You know the sort I mean, “Oh I pay hardly any tax.  It’s because I claim for absolutely everything.  Do you know the taxman paid for my holiday last year?”  What a load of rubbish!  Your bar stool buddy may have paid for his holiday from his business account, but, if his accountant is doing his job, he won’t have claimed a tax deduction for it.

SO WHAT EXPENDITURE IS TAX DEDUCTIBLE?

There is a misconception by business people that if they say a particular expense is for business purposes then it’s an allowable tax deduction.  Well I can tell you it’s not, because the test of allowability is objective not subjective.  What does this mean?  Well for a business deduction to be allowable it must be incurred “wholly and exclusively” for the purpose of the business.  The courts have had many cases before them where the taxman has argued that a particular expense is not tax deductible because it fails the above test.

IF THE EXPENDITURE HAS A DUAL PURPOSE IT IS NOT TAX DEDUCTIBLE

For an expense to be tax deductible its’ purpose must be quite clearly identifiable as wholly and exclusively for the business.  In other words it cannot be part of an expense, some of which is personal and some of which is business, but you can’t tell which because of this dual purpose.  For example if I buy a suit which I can wear both to work and to private social events how can I tell which part of the cost relates to business and which to non business use?  Any division is arbitrary so none of the expenditure is allowable because it is not wholly and exclusively for the purpose of the business.  Supposing, however, I had an RWA logo embroidered on the jacket of my suit.  It’s now quite clear that I have purchased the suit to advertise my business and it therefore becomes a business expense.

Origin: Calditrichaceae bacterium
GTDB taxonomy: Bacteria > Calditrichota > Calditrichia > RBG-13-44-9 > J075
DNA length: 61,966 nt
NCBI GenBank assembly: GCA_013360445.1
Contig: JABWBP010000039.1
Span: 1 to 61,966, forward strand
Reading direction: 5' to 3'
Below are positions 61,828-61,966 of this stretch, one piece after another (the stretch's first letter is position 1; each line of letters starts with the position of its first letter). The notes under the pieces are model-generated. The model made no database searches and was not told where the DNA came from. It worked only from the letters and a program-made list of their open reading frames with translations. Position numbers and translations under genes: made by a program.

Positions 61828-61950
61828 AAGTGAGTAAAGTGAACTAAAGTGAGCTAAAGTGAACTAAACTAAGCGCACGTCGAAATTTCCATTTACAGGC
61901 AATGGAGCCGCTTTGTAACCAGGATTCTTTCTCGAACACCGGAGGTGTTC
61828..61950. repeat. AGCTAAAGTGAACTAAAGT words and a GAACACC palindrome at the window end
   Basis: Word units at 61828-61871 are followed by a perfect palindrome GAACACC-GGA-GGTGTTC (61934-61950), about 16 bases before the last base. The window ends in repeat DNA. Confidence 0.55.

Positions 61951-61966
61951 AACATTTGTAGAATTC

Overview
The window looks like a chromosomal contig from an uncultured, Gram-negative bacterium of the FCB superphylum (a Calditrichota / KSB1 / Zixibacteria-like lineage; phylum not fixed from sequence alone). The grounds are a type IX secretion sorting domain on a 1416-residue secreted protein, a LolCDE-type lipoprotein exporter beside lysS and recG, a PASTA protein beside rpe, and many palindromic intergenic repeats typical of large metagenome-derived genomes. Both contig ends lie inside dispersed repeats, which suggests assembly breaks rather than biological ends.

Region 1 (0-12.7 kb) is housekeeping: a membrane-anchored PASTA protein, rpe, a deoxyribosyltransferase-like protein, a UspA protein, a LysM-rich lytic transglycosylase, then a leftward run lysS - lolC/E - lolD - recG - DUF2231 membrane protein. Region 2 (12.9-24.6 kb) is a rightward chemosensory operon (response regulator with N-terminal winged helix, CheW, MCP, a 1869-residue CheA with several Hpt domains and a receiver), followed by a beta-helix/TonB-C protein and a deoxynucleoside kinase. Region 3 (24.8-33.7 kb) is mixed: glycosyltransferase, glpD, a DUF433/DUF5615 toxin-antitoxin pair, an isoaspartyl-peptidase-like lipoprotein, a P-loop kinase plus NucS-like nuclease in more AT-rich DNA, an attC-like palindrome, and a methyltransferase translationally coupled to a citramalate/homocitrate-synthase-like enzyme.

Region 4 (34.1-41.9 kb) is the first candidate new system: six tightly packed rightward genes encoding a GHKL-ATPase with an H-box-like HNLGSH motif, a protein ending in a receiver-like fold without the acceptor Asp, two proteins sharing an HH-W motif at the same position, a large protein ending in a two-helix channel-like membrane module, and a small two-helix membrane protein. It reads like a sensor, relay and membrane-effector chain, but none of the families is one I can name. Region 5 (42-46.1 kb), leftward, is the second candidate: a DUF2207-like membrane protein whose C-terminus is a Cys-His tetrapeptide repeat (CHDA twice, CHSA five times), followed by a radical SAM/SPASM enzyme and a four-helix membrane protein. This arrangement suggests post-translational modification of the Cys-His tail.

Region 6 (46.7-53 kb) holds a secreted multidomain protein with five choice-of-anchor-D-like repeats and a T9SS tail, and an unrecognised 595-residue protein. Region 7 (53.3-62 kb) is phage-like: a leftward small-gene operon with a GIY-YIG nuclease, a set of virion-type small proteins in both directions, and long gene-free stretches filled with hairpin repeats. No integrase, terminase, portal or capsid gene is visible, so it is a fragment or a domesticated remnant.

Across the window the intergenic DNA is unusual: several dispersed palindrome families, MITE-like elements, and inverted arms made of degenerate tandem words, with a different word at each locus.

TWO CONTRASTING EXAMPLES

To go back to your bar stool buddy who thought he could claim a tax deduction for his holiday, take a look at these two examples.  A solicitor goes on holiday with his wife to the States and while he is there he attends two conferences for lawyers.  He claims a tax deduction for his share of the air fare and accommodation costs while at the conferences.  An accountant also goes to the States specifically to attend a conference for accountants and then returns home immediately afterwards.  Is the purpose of the Solicitor’s visit wholly and exclusively for the business?  No it isn’t, it has a dual purpose, both business and personal, which cannot be clearly separated, so none of the expenditure is tax deductible.  On the other hand the accountants visit was entirely for business reasons so the whole cost is tax deductible.  I chose these two examples quite deliberately as they were actual court cases in which the solicitor lost to the taxman but the accountant won.

IF YOU FANCY A MEAL ON THE TAXMAN YOU MUST BE STAYING AWAY ON BUSINESS TO GET IT

Another misconception is that the cost of eating out is a tax deductible item of expenditure.  If this is to entertain a customer, it may be wholly and exclusively for the purpose of the business, but there is a specific provision in law that disallows it.  Eating out in general is not wholly and exclusively for business purposes because you must eat to live (the dual purpose).  The cost of eating out while staying away on business however, is tax deductible because it would not have been incurred if you had not been away on business.

WHERE DO YOU FIND OUT WHETHER AN EXPENSE IS TAX DEDUCTIBLE OR NOT?

If you want to see how extensive the rules are about what is a tax deductible expense and what is not follow this link http://www.hmrc.gov.uk/manuals/bimmanual/BIM37000.htm.

Otherwise you can always ask the Really Wicked Accountant.